Page:Southern Historical Society Papers volume 19.djvu/393

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Americans as Fighters.

In this able paper he quotes some interesting statistics published by General Wheeler, which show the great mortality of the battles of the war between the States, and the comparative light losses of the battles of Europe during the past two hundred years.

While our losses in battle were thirty, forty, and sometimes over fifty per cent., the losses in killed and wounded in the great battles of Europe were from two to ten per cent., and in one case fourteen per cent.

At Waterloo, Wellington commanded the allied armies viz. : 43,000 Bavarians; Blucher's corps, 30,000; Bulow's corps, over 30,000; British troops, 24,000; total, 127,000. Wellington's total killed and wounded were about 12,000. The battle lasted about seven hours, and was decided by Blucher. In the battle of Chicka- mauga our army, reported by Bragg at 46,000, lost 18,000 in killed and wounded. It raged during two days. The Federal army lost as heavily, including about 4,000 prisoners reported as " missing." Our army forced the Federal army along its whole front, all save Thomas's corps, in rout,

Bragg considered the exhausted condition of his army too great to justify his pursuit of his beaten enemy, but Forrest did not find his division too exhausted to pursue, as he did, to the very works of Chattanooga, and Armstrong, who was with him, says Forrest sent urgently to Bragg to follow up his victory. Forrest did not see his horses for three days, and bore his lion's share of that fierce battle. He always believed that by prompt pursuit our army might have occupied Chattanooga and captured a large part of Rosecranz's army. It is believed that the Union troops from the West were harder fighters than those opposed to the Armies of Northern Vir- ginia, and results show there was no inferiority in our armies fighting beyond the Alleghanies to those of Virginia.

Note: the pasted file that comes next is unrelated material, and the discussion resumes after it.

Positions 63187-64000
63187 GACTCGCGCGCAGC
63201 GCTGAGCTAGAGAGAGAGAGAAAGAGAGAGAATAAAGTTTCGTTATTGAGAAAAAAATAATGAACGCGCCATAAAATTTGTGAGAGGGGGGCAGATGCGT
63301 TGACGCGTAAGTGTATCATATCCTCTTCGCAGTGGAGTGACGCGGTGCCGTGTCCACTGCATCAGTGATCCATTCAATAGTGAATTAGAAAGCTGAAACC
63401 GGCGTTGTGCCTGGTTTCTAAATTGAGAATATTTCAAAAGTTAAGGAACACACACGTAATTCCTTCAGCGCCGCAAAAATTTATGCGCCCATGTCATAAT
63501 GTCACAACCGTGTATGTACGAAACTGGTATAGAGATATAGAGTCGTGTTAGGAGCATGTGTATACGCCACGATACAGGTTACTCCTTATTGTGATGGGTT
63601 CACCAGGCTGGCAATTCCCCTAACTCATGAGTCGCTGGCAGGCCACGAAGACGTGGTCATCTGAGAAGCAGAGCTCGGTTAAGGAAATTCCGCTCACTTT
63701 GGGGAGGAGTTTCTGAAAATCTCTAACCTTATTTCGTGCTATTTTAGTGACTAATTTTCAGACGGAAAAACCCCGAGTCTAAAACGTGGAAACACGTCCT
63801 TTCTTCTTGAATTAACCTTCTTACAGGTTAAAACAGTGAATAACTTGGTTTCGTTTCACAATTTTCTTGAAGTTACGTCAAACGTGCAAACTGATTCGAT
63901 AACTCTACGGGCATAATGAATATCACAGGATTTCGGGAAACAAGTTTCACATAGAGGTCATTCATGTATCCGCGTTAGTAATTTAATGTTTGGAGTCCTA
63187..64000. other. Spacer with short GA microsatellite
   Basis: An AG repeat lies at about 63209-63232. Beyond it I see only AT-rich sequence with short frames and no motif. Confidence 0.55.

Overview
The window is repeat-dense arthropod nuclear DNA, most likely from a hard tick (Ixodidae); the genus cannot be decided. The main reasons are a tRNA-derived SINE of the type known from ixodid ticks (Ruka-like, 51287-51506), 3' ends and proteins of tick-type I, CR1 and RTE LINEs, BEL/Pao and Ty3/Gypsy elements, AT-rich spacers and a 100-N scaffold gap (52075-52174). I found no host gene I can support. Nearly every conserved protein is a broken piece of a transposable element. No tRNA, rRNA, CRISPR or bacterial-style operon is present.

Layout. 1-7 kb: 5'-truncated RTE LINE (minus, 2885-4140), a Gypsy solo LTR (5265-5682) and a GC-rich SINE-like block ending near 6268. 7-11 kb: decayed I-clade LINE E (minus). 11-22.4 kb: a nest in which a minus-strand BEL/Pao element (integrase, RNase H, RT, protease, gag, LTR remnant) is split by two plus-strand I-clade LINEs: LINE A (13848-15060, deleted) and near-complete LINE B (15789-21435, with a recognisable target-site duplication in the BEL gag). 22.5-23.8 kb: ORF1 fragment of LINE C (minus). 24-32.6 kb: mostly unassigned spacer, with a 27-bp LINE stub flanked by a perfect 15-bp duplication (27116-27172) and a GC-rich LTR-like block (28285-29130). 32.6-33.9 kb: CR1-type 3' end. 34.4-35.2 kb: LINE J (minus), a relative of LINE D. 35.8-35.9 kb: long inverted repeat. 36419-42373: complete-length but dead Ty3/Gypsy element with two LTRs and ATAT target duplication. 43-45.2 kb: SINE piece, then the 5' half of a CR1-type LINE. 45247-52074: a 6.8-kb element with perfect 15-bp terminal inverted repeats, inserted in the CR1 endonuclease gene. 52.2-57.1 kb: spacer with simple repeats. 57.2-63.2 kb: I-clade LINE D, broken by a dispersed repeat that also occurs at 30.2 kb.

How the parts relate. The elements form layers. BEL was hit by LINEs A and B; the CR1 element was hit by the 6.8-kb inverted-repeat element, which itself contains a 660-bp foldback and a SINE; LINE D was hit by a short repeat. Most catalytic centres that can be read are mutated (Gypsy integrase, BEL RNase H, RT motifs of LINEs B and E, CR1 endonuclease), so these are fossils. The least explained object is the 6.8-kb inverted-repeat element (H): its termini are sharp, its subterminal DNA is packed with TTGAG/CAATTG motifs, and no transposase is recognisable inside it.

When Johnston was superceded by Hood his army was in superb condition, hardened by almost daily combat with an army more than twice its force. It was equal to any army that ever fought on any field. Its general officers were unequaled. Hardee was its senior corps commander, Stephen D. Lee and A. P. Stewart were the lieu- tenant-generals, and among the division and brigade commanders was an extraordinary array of able men, John C. Breckinridge, Frank Cheatham, Cleburne, Stevenson, John C. Brown, Walthall, Lor- ing, Hindman, Wheeler, Porter, were there and to-day assembled in the Senate are Morgan, Gibson, Cockrell, Eustace, Berry, Wai-